PITTSBURGH -- Sidney Crosby will not be out long.
Crosby, who will not play for the Pittsburgh Penguins against the Winnipeg Jets on Tuesday after missing the 2015 Honda NHL All-Star Game with a lower-body injury, participated in Pittsburgh's morning skate Tuesday and could return against the Washington Capitals on Wednesday. He said he will wait until Wednesday to determine if he feels well enough to play.
"It's just one of those things where it's day-to-day and I'll see how I feel tomorrow," Crosby said.
After missing practice Monday, Crosby rejoined the Penguins on Tuesday but did not take part in line rushes. He was replaced by center Brandon Sutter between left wing Beau Bennett and right wing Patric Hornqvist. Crosby is unable to play Tuesday because of a rule that keeps a player who misses an All-Star Game from returning in a team's first game following the break.
Crosby said he probably would not have been able to play Tuesday regardless of the rule.
"It's difficult. I think there's a reason why it's there," Crosby said. "Obviously, they don't want guys skipping out on the All-Star Game and going to Florida for four days when other guys come in and do it. So I understand the thought process behind it, but my case isn't the case there. It's difficult to say, but all things considered, I probably wouldn't be playing today anyway.
"So I don't think it really changes anything."
Crosby sustained his injury during a 2-1 win against the Montreal Canadiens on Jan. 10. Since scoring a goal in that game, he has three goals and seven points in his past five games despite being held scoreless in his past two.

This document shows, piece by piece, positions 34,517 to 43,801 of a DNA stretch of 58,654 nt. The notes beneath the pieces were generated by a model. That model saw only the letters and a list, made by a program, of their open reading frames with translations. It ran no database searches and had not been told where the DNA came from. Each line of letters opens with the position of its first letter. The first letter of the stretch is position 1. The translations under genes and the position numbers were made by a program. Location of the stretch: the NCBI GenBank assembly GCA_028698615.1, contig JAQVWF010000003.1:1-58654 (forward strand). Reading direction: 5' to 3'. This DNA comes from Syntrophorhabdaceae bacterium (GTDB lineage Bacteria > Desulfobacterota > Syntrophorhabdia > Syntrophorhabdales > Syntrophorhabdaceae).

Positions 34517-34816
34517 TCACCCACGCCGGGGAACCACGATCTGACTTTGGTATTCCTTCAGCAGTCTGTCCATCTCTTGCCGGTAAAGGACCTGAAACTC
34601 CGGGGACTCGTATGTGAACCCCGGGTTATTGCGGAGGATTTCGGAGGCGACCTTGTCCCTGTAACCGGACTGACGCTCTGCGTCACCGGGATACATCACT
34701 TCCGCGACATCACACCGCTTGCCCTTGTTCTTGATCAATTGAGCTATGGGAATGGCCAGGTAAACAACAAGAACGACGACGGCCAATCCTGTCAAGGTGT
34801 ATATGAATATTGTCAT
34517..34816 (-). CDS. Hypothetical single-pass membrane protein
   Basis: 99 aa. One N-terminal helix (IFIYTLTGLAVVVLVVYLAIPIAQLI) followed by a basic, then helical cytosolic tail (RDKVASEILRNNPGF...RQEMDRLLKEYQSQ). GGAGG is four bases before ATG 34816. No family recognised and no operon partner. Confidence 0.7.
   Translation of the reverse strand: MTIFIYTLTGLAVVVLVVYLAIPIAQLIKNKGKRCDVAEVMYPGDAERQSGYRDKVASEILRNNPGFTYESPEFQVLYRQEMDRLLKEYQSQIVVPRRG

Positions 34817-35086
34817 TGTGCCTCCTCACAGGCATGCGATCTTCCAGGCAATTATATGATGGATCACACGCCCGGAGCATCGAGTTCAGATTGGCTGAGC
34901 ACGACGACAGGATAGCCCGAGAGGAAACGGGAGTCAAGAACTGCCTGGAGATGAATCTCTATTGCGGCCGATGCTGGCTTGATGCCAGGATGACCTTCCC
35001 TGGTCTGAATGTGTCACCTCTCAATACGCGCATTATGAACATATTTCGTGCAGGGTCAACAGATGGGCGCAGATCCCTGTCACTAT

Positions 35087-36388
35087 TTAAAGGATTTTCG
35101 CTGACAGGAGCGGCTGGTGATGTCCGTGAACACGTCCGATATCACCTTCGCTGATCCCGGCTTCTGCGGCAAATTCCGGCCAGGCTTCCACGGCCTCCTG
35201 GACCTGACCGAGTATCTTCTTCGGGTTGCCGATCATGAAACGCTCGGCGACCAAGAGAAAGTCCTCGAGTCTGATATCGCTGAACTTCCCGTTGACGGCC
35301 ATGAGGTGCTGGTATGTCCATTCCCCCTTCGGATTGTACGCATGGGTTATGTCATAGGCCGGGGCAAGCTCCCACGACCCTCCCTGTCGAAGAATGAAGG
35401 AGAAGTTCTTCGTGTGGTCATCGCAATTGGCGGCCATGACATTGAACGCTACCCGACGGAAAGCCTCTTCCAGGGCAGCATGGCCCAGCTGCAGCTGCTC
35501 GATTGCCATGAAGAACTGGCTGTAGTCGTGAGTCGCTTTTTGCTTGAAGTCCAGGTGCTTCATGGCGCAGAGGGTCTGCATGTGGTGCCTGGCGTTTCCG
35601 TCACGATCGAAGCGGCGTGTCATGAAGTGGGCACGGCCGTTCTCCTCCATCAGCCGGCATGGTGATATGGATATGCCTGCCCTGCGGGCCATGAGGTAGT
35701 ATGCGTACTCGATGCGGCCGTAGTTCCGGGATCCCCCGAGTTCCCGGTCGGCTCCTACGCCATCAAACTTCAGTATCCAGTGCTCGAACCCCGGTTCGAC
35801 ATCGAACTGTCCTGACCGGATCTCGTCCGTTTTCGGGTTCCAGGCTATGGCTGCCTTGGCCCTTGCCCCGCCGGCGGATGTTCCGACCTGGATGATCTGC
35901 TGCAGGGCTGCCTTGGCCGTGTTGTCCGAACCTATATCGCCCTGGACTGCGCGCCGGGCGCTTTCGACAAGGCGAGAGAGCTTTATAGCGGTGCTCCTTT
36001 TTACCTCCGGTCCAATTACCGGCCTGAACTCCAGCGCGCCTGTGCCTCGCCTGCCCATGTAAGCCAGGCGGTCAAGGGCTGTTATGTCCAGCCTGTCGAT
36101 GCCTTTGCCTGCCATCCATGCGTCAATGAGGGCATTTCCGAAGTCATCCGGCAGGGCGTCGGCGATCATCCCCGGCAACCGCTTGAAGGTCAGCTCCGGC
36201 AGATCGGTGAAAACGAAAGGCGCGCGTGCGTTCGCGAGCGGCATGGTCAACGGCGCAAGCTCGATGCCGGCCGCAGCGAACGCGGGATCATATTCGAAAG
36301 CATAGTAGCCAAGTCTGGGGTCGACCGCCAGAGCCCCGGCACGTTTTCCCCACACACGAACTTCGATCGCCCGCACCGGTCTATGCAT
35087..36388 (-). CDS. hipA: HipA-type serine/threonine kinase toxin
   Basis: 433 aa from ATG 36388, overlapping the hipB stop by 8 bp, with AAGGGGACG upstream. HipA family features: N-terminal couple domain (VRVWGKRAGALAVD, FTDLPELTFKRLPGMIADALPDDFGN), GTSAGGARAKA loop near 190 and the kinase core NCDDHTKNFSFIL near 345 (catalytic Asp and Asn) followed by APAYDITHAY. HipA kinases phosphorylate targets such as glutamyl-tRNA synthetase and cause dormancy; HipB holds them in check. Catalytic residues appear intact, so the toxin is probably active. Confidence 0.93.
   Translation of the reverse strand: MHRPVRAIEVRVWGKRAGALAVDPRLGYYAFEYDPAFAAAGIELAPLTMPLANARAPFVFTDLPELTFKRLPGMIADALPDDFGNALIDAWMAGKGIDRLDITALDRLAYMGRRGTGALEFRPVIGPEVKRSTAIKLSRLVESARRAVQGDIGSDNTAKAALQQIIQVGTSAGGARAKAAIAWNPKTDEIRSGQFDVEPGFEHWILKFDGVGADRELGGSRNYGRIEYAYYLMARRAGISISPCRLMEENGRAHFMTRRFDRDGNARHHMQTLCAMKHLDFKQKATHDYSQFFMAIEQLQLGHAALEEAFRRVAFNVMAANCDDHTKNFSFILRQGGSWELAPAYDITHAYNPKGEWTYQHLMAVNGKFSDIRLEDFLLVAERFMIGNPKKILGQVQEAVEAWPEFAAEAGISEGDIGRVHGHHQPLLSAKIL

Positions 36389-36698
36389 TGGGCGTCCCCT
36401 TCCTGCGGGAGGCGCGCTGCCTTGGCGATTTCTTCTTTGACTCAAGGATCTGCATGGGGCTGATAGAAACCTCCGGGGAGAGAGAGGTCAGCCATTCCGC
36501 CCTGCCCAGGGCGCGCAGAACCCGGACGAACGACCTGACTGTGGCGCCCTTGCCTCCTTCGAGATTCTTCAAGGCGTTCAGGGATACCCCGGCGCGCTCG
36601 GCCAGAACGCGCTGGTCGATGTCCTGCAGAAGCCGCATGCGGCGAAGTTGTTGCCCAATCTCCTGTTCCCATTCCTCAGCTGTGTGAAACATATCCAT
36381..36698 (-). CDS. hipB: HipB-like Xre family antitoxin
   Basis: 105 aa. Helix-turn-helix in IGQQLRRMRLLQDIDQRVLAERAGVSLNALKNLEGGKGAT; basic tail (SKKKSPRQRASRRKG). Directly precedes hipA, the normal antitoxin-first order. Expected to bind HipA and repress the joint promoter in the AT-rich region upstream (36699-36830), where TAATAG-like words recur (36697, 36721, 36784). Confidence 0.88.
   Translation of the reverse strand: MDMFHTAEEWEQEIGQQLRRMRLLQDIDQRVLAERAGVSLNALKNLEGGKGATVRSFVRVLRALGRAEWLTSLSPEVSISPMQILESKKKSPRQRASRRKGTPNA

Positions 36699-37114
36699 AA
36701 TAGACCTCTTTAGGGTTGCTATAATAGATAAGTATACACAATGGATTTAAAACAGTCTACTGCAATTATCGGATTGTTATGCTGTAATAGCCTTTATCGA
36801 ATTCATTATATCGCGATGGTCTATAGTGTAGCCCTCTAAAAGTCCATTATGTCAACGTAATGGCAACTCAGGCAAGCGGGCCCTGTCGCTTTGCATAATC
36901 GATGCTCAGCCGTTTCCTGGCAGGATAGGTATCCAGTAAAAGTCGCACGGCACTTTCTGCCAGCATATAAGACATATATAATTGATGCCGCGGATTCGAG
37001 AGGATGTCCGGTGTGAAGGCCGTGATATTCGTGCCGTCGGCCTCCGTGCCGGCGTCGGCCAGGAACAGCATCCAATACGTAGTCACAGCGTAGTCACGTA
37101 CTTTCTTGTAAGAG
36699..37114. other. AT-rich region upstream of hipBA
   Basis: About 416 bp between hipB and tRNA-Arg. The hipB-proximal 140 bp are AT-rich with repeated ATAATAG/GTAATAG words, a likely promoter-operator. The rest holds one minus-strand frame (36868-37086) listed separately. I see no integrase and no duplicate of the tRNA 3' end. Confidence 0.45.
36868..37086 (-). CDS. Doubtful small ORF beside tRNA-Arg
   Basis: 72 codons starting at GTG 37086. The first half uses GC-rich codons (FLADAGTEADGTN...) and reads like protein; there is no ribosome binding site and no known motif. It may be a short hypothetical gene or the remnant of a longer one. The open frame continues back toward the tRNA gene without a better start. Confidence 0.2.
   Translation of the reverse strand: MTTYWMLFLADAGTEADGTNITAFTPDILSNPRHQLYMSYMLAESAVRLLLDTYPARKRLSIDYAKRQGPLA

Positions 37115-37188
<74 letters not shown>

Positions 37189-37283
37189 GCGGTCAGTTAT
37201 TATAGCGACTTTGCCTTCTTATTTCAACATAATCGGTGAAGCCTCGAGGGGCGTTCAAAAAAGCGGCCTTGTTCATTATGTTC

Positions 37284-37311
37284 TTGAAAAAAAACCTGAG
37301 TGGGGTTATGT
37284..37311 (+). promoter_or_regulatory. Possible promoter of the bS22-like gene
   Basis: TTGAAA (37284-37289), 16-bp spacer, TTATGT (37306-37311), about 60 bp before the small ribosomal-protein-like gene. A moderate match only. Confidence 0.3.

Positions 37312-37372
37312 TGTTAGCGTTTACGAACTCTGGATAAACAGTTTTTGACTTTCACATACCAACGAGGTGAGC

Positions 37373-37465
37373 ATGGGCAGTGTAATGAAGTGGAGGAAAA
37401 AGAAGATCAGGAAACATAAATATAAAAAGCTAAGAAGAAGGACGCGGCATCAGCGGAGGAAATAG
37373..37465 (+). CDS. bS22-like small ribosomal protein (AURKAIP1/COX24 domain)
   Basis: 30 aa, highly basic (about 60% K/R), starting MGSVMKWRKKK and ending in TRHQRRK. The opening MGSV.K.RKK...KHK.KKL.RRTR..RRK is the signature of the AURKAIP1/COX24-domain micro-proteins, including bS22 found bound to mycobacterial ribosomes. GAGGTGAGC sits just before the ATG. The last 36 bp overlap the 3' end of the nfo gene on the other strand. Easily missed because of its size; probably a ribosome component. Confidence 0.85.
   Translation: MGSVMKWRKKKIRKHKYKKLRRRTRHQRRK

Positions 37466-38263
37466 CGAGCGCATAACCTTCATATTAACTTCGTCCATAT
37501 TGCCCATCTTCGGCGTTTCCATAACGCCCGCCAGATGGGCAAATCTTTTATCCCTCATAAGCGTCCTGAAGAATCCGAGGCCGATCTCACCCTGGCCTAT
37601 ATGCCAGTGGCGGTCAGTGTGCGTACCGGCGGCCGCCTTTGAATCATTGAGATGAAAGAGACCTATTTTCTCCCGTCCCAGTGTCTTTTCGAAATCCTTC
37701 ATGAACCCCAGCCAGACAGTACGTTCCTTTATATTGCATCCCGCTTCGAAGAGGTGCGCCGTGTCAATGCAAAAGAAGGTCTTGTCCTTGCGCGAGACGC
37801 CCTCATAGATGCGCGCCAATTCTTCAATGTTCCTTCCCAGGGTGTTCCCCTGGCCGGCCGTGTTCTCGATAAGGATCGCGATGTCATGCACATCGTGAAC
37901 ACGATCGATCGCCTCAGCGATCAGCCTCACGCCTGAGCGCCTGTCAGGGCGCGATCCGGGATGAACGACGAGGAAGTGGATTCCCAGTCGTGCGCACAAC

After scoring two goals in 17 games leading into the win against Montreal, Crosby has had possibly his most productive stretch of the season since October, even while battling the injury. His 51 points has him tied with Evgeni Malkin for the Penguins lead, but Crosby has had a down season by his standards.
Pittsburgh's injury situation has affected Crosby more than most. The top line has seen a revolving door of wings with Crosby being its lone constant.
Crosby said he thinks the lack of stability throughout the lineup has made it difficult for the Penguins to become accustomed to their positions within coach Mike Johnston's system, but that Johnston's overarching theme is clear.
"We've had some injuries and stuff like that, so as far as guys getting comfortable in their roles and kind of how they need to play, I think that might take a little more time just because we've had to shuffle the lines so much," Crosby said. "But as far as understanding what [Johnston] expects, our identity as a team, I think we have a good understanding of that.
"It's just a matter of being a little more consistent with it."